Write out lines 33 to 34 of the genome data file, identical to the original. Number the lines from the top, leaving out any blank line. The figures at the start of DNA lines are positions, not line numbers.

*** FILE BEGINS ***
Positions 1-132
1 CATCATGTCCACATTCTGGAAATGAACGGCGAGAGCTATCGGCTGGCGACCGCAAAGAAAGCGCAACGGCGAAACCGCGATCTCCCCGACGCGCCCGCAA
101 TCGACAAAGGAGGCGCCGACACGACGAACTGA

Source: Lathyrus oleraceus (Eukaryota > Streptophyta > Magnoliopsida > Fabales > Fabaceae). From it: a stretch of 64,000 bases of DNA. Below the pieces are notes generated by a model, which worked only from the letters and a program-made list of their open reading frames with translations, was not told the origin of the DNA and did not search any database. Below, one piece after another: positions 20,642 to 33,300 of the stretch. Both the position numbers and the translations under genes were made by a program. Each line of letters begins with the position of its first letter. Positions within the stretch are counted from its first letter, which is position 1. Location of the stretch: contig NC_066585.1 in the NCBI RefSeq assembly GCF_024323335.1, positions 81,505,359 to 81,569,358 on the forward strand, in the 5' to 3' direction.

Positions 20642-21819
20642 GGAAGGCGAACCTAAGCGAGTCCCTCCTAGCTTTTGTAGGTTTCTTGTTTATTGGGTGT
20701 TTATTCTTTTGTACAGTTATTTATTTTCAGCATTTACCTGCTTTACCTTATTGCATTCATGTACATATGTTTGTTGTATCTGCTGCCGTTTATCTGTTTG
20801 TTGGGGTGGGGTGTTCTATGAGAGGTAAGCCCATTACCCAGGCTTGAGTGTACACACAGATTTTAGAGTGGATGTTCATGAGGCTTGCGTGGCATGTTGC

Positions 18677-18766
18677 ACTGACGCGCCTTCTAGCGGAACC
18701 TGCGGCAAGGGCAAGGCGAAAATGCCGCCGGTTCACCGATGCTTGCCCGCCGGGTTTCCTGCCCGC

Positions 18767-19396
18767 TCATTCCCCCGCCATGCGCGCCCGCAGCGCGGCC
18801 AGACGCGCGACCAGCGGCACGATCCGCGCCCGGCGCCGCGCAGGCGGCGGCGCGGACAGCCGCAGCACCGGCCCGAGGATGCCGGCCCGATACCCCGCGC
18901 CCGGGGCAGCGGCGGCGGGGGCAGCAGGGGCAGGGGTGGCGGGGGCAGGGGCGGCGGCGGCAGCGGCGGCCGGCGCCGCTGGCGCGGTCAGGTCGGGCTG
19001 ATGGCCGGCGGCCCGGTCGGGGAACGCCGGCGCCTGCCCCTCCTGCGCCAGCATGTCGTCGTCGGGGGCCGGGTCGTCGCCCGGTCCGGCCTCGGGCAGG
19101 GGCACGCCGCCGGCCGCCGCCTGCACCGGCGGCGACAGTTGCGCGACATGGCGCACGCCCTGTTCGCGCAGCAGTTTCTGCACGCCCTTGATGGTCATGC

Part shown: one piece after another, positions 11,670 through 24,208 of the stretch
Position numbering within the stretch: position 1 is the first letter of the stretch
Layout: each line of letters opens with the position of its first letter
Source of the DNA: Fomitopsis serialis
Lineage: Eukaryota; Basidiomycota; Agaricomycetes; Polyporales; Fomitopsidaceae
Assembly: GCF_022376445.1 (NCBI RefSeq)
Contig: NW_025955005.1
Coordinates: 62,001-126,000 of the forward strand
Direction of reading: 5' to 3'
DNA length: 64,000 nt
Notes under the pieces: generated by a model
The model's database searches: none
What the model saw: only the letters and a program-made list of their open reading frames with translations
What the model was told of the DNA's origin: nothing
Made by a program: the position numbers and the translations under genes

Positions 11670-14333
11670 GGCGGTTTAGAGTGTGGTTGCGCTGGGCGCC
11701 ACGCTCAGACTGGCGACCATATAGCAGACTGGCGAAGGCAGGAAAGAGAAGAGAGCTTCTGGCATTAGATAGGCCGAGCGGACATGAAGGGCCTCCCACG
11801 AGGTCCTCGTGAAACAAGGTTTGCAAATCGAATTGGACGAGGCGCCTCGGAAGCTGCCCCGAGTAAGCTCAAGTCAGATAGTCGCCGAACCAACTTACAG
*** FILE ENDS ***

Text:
Positions 11670-14333
11670 GGCGGTTTAGAGTGTGGTTGCGCTGGGCGCC